Our eggs are on day 10 in the incubator today.  I can’t wait until these cuties hatch and are ready to join our 10 in Chickenville.  A while off for that yet of course. I have just realised we will have fluffy chicks for Easter!

The Veg Plot

A lot of people are asking, jokingly, if we will open a market garden.  Whilst I smile back at them and laugh along at the idea of us being able to do anything like that, I really like the idea of it.  We are hoping to sell the eggs on, for eating and fertile, the muck heap can go for free to allotments and home made bread is a hit with the family already, so the thought of growing something that people might actually like to buy isn’t too far out there. Let’s get it supplying food for our table first I can hear my husband saying!

We have a rectangular shaped veg plot, sectioned off and rabbit proofed (I presume this should state as much as possible here).  Looking from google maps you can see the veg plot on the bottom middle of the picture. 

The beds are as follows:
Central far bed.  Soil based, obviously used by previous owner as fire pit area.  We’d like to grow in it.
Onion bed before
Onion bed after

Stood at far end of veg bed looking back on row one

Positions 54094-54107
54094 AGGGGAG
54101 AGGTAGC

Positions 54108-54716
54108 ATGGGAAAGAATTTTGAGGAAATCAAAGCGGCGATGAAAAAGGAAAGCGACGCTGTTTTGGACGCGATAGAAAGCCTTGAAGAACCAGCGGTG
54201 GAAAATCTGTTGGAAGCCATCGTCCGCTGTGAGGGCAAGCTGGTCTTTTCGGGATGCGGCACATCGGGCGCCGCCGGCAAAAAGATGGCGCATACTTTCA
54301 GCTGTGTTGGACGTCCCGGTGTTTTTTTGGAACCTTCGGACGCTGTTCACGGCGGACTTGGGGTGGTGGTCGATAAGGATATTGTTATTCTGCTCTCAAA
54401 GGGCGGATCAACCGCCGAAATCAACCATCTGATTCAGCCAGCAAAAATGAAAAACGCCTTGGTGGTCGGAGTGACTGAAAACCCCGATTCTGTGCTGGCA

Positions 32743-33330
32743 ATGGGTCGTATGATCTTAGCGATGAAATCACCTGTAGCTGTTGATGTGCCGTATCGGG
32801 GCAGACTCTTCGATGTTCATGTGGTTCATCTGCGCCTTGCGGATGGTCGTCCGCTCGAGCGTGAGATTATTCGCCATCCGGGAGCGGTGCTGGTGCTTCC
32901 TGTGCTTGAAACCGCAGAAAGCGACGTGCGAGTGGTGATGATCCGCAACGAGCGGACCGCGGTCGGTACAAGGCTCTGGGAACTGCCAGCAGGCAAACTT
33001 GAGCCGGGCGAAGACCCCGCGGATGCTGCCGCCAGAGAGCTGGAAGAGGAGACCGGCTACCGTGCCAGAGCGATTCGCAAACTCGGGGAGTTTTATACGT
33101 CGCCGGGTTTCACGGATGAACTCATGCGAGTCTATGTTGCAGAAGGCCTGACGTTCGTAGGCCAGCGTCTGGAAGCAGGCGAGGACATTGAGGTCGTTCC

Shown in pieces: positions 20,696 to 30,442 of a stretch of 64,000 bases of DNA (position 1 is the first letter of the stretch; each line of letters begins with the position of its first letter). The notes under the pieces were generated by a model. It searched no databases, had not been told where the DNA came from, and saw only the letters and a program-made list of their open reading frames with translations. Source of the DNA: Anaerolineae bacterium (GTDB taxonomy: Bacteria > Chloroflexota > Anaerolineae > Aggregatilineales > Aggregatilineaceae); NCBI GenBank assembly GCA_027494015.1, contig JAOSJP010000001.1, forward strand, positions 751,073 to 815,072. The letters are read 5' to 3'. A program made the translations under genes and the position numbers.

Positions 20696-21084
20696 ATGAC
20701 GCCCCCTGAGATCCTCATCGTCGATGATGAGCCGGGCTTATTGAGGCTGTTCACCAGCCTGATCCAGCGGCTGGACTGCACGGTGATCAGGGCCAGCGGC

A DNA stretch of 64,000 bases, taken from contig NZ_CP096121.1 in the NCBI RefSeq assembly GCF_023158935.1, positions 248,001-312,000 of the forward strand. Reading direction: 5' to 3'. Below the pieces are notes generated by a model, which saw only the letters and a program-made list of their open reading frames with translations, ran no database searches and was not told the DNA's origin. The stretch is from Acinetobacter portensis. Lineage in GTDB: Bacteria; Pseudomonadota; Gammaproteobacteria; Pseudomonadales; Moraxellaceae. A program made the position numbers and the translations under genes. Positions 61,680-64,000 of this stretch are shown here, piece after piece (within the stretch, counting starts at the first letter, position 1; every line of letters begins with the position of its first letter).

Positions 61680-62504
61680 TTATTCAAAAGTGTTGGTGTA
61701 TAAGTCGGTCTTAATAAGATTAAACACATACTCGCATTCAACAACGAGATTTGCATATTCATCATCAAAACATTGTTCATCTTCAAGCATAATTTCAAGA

Bed 1 currently has roses in.  Not sure what value they have from food production point of view (for us I mean, not the previous owners)

Bed 2.  Why only half covered?  They had spare tarpaulin so wondering if there’s a reason.

Is this asparagus?

No idea what’s in here but there is some sort of frame at the far end.

Hopefully a bed ready to use this week.  We’ve not looked underneath.

Another one that should be ready to go.

Blue arches?

I think this is just weeds now.

Might weed this and leave it to see what comes up

This is where the ash was put but it hasn’t been dug in?
The only bed DH has managed to start, which is more than I’ve done, is the onion bed.  We bought some onion sets from B&M to try and popped them all.  They take up about 2/3rds of the bed I labelled.  I am going to plant some mint around it too as apparently that’s a good companion plant.  The remaining 1/2 may be potatoes, which will also have a full bed of their own.
How exciting!!!!!
The post wouldn’t be complete without the latest animal pictures.
Not interested in getting their faces on the blog

Love this photo

The new and the old, all friends.

January outdoor preparations

According to RHS website (

The coldest month

In January, your garden could need protecting from frosts, gale-force winds and heavy rain. Check stakes, ties, fleeces and other supports for damage and consider moving plants to sunnier positions to maximize light. Don’t forget to keep feeding the birds, food is scarce for them over winter. You can also start planning next year’s vegetable plot.”

So this is what I intend to do, once we move in.  I will see what the best feed for the birds is and see if there’s anything home made we can do.

I also plan on photographing and listing all plants that we have on the farm’s veg plot.  For example, I know we have rhubarb and raspberries in one of the veggie beds, along with asparagus in another.  I will create a plan showing what is what and that can help me prioritise what needs doing.

The small orchard that comes with the property has a few different fruit trees in it.  Again, I will map out what’s what as I need to think about pruning and preparing for 2016 growing season.